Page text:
One of the biggest Homecoming events was the Culture Show that took place in the Kimmel Theatre on October 11th at 6 pm. The Culture Show was sponsored by the student organization, Eyes of the World, and presented acts from many diverse cultures and countries around the world.
Halee Schomberg (16), the secretary of Eyes of the World, said that the Culture Show has been an annual Cornell College tradition for around six years and is meant to demonstrate the importance of diversity to the Cornell community.
Eyes of the World reached out to the participants of this year’s Culture Show during last academic year in order to let students have enough time to prepare their performance.
Eyes of the World President Cris Fernandez-Reyes (16) said of the event, “For the past 3 years we have lost time for preparation of the Culture Show. Two years ago we had an additional 2 weeks of time and this year we lost those two weeks and it became more of a creative challenge for us to get things organized and running. However, seeing the show become a success and with very minor difficulties just demonstrates to us that cooperation among our peers and setting aside differences will help achieve goals. This is the essence of Eyes of the World, to acknowledge and set aside difference for the greater good of everyone.”
To start the show, members of Slick Shoes performed a Charleston routine of their own design to the song “Dance With Me Tonight” by Olly Murs.
Then, Mandy Mukozaka (16) played a Nada Sou Sou song on her violin. The title of the song means “large tears are falling” in the Okinawan language. The song was originally written by Japanese folk and jazz singer, Ryoko Moriyama and the band Begin.
Nicci Geiger (16) showed the beauty of baton twirling, a performance of agility, coordination, and dance. Baton twirling requires careful control of the body in order to coordinate a metal rod.
Stephanie Santiago (17) and Noah Foster-Frau (17) performed a very famous Spanish song called “Eres Tu.” The song was originally performed by Fifth Harmony, and the lyrics are about a change in a relationship between two lovers.
Vyjayanti Nair (16) performed a belly dance that combines elements of Indian dance, Egyptian oriental, and American tribal dance styles. For her performance, Vyjayanti danced to a mix of two songs: “Concrete Wall” by Zee Avi and an Arabic song by Amr Diab.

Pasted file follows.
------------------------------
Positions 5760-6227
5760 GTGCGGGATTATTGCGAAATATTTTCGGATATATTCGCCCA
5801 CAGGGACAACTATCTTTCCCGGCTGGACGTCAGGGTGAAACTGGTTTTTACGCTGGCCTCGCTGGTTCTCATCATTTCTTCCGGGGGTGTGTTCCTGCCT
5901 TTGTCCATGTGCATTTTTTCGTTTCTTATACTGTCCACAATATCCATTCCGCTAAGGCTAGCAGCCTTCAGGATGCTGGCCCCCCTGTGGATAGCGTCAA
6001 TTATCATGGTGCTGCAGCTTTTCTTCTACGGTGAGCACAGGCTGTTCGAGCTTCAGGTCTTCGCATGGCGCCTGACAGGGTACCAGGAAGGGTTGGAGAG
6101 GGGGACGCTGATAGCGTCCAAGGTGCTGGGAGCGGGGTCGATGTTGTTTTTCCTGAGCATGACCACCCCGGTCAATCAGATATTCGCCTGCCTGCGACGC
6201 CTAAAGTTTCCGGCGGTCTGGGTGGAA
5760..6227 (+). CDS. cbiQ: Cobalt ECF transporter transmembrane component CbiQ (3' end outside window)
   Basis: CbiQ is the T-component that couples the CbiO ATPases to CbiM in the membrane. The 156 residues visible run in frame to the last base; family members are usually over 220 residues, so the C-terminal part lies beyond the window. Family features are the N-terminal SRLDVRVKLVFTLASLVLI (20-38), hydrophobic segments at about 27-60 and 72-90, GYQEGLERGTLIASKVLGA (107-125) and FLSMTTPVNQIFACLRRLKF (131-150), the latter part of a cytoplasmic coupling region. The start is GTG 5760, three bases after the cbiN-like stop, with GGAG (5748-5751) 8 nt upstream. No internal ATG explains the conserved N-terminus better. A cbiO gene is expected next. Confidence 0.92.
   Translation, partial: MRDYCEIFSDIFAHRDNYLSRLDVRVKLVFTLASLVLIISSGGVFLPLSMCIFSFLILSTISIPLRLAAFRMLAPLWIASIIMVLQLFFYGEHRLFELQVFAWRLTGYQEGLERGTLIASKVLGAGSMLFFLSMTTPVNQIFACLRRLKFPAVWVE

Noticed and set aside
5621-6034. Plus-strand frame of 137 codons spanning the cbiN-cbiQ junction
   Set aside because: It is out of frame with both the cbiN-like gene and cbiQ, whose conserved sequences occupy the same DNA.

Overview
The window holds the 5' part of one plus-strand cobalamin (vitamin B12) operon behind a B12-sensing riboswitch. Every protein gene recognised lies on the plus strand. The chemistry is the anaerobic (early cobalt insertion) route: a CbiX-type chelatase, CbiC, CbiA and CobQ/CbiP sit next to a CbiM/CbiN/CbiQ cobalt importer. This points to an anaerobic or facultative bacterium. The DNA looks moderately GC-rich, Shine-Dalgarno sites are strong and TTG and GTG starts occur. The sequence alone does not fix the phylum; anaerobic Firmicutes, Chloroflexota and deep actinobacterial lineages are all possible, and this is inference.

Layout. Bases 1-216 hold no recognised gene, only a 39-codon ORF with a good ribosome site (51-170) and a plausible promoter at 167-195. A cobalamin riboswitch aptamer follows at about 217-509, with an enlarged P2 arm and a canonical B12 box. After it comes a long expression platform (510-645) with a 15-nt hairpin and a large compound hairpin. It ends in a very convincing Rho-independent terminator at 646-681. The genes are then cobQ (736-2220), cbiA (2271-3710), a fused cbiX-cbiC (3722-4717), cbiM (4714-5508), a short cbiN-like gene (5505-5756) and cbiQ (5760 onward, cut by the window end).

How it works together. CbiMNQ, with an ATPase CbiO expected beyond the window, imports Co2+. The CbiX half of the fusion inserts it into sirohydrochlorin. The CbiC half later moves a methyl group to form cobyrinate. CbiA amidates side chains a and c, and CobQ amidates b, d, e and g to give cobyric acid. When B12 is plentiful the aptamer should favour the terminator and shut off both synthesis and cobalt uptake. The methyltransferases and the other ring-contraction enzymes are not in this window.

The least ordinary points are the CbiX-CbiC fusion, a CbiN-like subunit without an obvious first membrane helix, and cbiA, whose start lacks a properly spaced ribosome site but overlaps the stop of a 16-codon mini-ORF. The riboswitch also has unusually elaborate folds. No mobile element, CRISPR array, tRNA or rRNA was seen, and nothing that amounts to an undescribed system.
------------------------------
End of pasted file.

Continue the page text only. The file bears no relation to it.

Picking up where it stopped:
Then, Jess Reed (16), Leena Kaye (17), and Maria Catherino (16), members of Lyrically Inclined, performed original slam poetry for the audience.
Thao Luu (16) and Saki Iwata (16) sang the ballad called “Sakurairo Maukoro (Xe Dap)” in Japanese and Vietnamese respectively. The Japanese ballad describes a romantic story when the cherry blossom blooms, while the Vietnamese portion tells a story of a young couple falling in love.
Kayne Whyte (16) played the Native American flute and told one of the stories of its origin.
After his performance, Andrea Corbet (17), Anh Pham (16), Aeint Thet Ngon (16), Nam Pham (17), and Stephanie Santiago (17) presented different traditional costumes of such countries as China, Vietnam, Japan, and India.
The fashion show was followed by a few different dance routines. The Dance Team performed a very modern and energetic dance, while Glorisette Santiago-Rivera (17) and Idalis Feliciano (17) danced Salsa.
Then, AJ Lee (16) sang the Bogoshipda ballad, which is about a sad story of two lovers. After the song, Beta Psi Eta recited a poem by Pamela Rae and the mission statement for the Beta Psi Eta sorority.
Members of the Ukulele Club sang “Leaving on a Jet Plane”.
Afterwards, Melinda Medina (16) and Alfredo Medina (18) performed a Mexican folkloric dance as a representation of the Mexican Revolution.
The Culture Show ended with the Bamboo Dance, which combines Filipino and Vietnamese traditions and was performed by a group of fifteen students.
Longtime participant Thao Luu (16) said of her experience, “I love the Culture Show. I have been representing my country Vietnam in the show since freshman year of college. I think it’s so cool to see the different cultural aspects that students have brought to Cornell. I can’t believe that this year is my last Culture Show at Cornell.”
Polina Durneva, Staff Writer
Featured image text:
Bamboo Dance finale
Photo taken by Polina Durneva